Friday, March 06, 2020

The Fear This Time

I have always said this pandemic would rip BIG in term of the total number of folks who would catch it.

But the 100,000 cases worldwide and the 3,400 deaths (so far) puts this in the "flu data" arena.  For comparison, as many as a billion people a year catch the "regular old flu," and 400,000 to 600,000 people a year die of it (including 9,000,000 to 45,000,0000 Americans with 10,000 to 60,000 deaths).

New data from China suggest people may be asymptomatic for as long as 28 days after infection. What this means is that this virus may be even more difficult to contain than we thought, and that the denominator of current carriers may be very big.

What's that mean? Hard to tell right now, but widespread testing in South Korea shows a real-world mortality rate in that country of just under 1 percent and US officials are quickly moving their fatality data southward, as I said they would:

U.S. health officials on Thursday briefed lawmakers in Congress and said they believe the case fatality rate in this country will most likely be in the range of 0.1 to 1.0 percent, meaning somewhere between one of every thousand and one of every hundred people with covid-19 will die. At the lower end, this is roughly the same lethality range as influenza, another respiratory disease that can trigger severe pandemics. At the high end, it could be 10 times more lethal than flu.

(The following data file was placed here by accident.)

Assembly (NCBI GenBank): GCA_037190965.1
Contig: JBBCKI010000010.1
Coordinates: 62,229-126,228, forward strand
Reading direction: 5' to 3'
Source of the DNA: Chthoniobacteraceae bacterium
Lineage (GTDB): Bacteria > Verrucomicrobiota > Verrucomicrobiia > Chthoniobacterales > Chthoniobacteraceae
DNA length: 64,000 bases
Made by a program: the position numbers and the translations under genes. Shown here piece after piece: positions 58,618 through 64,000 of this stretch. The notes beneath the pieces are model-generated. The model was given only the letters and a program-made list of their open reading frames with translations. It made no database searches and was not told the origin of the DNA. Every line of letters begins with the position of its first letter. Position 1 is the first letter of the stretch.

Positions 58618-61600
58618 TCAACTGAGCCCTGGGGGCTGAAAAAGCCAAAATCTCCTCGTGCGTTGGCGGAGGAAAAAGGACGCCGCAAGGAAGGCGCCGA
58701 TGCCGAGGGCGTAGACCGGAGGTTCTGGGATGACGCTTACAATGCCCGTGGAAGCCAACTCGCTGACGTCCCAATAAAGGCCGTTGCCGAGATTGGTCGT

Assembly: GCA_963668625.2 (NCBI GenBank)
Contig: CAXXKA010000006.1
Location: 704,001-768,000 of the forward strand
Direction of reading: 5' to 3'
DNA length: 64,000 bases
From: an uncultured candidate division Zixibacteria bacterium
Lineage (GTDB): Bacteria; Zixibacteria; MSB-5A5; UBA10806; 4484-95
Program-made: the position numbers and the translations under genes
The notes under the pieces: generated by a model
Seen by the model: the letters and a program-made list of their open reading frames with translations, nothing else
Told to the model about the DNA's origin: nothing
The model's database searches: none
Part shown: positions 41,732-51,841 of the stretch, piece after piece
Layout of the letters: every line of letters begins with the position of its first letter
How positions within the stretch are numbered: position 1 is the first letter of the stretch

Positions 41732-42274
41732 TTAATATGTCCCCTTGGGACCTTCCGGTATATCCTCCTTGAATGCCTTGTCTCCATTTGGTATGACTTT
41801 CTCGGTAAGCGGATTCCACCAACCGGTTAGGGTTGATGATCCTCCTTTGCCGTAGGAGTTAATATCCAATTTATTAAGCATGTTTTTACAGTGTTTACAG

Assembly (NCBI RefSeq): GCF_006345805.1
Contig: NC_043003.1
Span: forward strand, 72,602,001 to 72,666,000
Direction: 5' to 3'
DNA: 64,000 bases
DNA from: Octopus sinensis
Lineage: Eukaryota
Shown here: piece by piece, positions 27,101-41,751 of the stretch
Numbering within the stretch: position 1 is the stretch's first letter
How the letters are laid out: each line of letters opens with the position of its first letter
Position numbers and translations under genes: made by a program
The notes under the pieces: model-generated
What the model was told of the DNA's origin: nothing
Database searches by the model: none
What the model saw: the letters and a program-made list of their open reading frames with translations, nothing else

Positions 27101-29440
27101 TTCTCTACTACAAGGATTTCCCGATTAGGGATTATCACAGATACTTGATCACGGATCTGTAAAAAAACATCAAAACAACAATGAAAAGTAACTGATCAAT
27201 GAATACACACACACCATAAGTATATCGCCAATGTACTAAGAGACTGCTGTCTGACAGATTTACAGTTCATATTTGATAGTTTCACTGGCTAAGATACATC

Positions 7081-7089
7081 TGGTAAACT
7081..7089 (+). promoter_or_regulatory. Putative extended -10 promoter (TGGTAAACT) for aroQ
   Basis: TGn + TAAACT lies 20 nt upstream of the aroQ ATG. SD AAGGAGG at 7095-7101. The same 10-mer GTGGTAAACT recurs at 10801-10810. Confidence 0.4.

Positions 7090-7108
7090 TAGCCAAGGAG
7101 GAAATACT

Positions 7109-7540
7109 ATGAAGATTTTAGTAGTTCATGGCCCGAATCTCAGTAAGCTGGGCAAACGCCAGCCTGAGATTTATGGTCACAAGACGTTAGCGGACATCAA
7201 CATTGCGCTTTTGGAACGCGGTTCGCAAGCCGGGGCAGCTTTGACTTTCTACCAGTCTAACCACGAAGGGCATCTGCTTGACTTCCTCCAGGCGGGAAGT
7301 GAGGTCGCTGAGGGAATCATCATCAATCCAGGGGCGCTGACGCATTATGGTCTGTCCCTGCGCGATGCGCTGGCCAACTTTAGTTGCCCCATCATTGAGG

The American response, of course, has been a complete shit-show.

Without any evidence that this administration will tell the truth, actually understands what is going on, will allow experts to speak, or will operationalize a public health response that includes education, testing, and disinfectant protocols, the stock markets are roiling. Companies with large workforces, widespread overseas operations, and big-venue events are being forced to come up with protocols on the fly.

The massive incompetence of the Trump Administration is going to cost this country a trillion dollars in lost productivity and investment loss, to say nothing of shuttering small businesses and pushing folks at the bottom of the economic ladder over the edge.

This looks to be a mole hill being made into a mountain by folks who have little or no understanding of risk assessment.

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